Best known for their much-loved indie classic “There She Goes,” English rock band The La’s had enough of a pedigree — hailing from The Beatles home city of Liverpool and composed of musicians well respected to this day — to go on to big things. But that single, originally released in 1988 before finally becoming a hit in 1990, remains their only major success. Why didn’t they take off?

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Time and Place: The Background

Despite sporadic reunion attempts, The La’s were mainly active from 1984 to 1992. Although mega sales and sold out stadiums were common in the 1970s and 80s, the underground indie scene still very much held onto an idea that punk had first introduced: it was noble to not participate in music’s commercialism. Given these circumstances, and the fact that the band was composed of working class lads from the north of England with zero showbiz knowledge to go with their raw musical talent, the La’s didn’t have a strong recipe for enduring commercial success.

Lee Mavers: Eccentric Perfectionist

The La’s might not have been professionally streamlined, but they were diligently committed to the actual making of music. In fact, being overly diligent was one of the main reasons for their lack of major success. Frontman Lee Mavers was, and by all accounts still is, a perfectionist. According to The Guardian, The La’s one and only album (eponymously titled) was “endlessly re-recorded with a variety of producers at Mavers’ nit-picking behest.” He would have producers place equipment up in trees, and claimed amplifiers had lost their magic sound because they had been cleaned of their 1960s dust (although rumours that he carried his own 60s dust around to re-sprinkle them are generally questioned). In the end, their album was only released through the drive of producer Steve Lillywhite, who cobbled it together from recordings the band, and particularly Mavers, wanted to abandon. They always claimed that it never captured their sound, and that they would re-record it.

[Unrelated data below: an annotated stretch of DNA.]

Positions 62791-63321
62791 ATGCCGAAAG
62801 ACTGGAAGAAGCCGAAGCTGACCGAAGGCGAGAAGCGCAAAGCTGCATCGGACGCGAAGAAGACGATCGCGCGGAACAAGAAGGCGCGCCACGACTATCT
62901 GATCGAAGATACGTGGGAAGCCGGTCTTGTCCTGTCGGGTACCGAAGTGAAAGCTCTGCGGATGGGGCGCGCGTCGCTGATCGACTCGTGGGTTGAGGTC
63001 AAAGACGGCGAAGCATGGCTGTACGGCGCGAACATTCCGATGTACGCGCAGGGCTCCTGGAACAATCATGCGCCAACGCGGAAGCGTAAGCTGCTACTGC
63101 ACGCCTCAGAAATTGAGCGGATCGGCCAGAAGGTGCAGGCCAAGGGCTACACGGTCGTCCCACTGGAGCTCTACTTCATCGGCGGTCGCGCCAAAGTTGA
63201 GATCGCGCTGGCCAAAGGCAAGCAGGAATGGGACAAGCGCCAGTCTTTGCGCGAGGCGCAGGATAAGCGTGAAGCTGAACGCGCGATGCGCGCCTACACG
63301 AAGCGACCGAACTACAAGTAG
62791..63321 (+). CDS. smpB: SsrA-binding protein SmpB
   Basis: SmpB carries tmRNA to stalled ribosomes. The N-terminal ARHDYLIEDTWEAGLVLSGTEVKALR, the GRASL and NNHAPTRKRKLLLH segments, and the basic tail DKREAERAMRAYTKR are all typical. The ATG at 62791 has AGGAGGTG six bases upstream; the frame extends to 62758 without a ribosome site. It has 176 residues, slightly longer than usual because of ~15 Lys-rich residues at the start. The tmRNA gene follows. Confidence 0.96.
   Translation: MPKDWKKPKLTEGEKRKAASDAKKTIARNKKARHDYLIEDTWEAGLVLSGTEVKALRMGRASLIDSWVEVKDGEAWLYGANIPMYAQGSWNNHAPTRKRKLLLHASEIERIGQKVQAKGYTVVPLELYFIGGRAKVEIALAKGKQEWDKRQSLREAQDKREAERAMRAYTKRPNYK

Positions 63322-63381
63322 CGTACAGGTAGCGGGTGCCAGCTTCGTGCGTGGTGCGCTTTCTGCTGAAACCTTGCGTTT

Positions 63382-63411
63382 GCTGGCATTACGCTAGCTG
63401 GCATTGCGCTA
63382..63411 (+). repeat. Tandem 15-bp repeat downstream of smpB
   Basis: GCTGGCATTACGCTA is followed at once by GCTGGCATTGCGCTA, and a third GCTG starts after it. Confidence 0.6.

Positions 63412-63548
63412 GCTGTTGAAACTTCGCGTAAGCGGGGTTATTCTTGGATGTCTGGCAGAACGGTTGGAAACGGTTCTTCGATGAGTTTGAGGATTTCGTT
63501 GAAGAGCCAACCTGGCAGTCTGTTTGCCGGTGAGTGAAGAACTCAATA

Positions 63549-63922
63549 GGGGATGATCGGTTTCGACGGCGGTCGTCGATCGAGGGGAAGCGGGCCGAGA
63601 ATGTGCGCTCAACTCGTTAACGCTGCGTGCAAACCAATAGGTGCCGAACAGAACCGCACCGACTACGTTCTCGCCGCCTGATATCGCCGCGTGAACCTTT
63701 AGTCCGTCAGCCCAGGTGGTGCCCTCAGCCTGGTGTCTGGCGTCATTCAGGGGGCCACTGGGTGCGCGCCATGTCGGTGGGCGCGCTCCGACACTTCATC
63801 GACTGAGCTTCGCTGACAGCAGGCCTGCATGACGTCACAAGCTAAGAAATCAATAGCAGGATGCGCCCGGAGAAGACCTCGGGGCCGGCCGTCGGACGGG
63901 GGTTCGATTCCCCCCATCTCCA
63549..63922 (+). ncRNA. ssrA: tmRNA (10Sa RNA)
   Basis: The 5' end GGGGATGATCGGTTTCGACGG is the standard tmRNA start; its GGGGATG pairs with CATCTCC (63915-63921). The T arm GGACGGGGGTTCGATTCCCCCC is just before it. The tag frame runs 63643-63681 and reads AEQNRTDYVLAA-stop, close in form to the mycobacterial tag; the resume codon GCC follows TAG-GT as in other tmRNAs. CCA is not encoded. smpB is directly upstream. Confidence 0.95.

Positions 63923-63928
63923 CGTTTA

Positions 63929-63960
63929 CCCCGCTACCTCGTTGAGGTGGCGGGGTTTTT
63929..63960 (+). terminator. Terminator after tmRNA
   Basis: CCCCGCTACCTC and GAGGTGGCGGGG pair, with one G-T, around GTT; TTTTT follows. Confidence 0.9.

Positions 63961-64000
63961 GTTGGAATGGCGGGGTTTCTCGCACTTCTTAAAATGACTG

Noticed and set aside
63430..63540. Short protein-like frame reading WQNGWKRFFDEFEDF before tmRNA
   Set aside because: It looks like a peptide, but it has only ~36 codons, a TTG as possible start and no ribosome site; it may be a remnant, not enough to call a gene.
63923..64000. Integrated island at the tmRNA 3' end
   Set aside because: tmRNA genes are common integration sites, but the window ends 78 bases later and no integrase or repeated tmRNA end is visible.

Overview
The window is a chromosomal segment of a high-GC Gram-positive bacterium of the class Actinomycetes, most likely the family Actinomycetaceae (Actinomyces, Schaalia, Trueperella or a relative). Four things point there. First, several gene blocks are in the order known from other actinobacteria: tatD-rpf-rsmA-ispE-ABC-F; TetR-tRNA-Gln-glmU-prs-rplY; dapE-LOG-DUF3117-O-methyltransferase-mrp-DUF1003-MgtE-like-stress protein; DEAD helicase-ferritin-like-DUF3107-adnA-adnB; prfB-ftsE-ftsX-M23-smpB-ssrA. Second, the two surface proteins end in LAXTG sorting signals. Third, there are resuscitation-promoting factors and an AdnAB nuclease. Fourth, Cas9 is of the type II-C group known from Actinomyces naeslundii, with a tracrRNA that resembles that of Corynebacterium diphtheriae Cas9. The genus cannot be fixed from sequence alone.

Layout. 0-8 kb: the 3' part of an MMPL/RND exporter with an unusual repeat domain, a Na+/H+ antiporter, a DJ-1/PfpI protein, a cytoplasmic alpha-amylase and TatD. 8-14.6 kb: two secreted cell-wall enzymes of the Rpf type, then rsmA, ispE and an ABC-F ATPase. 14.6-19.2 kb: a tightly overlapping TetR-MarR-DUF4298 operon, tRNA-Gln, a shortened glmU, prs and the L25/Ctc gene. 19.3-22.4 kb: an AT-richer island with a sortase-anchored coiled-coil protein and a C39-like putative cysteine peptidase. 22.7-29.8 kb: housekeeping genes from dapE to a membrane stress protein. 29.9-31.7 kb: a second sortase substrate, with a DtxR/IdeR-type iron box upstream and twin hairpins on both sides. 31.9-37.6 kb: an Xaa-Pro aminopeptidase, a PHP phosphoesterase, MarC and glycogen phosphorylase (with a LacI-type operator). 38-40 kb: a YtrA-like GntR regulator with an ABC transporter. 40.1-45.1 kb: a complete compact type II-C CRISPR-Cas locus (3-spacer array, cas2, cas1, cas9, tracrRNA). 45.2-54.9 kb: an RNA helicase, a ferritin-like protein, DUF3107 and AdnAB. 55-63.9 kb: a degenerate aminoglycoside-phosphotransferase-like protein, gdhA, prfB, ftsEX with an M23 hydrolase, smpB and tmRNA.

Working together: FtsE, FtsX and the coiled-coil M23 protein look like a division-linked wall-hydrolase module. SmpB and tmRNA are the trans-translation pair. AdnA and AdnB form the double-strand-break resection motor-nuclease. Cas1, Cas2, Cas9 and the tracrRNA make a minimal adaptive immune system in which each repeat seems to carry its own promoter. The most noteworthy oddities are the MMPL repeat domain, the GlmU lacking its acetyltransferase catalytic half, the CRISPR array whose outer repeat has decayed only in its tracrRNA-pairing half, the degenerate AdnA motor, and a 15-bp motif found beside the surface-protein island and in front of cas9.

Instead of focusing on that re-recording, though, Mavers would frequently go AWOL amidst talk of his virtual insanity. During the years after “There She Goes,” Mavers gave “a handful of chaotic live performances, including one supporting Paul Weller that ended with the plugs being pulled. There were a couple of equally peculiar interviews in the music press, during which Mavers talked in an impenetrable Scouse psychobabble.”

Leaving a Sinking Ship

In sport, and especially in Liverpool’s much-adored sport of soccer, they say a settled team is a successful team, while one that is chopped and changed all the time suffers. This was The La’s problem. No doubt a consequence of Mavers’ character, the band went through an astonishing number of lineup changes. Musicians suffered the same fate as producers. Including all sporadic reunions, The La’s have had more than 20 members.

“My favorite band”

A fatal paradox of chaotic perfectionism limited The La’s commercial success, but they were always critically acclaimed and loved by die-hard fans, and in those ways, were considered a success. Mavers’ main sidekick in The La’s was guitarist John Power, who left in 1991 and went onto form the reasonably successful band Cast. Power made his decision at that time because he was tired of a lack of progress, but he recently told the Liverpool Echo “The La’s are my favourite band. Lee is a genius.”

Chris Maitland writes on musical instruments, music history, music technology, entertainment, pop culture and other issues; music fanatics are encouraged to check out http://www.imagempm.com/UK/ to learn more.

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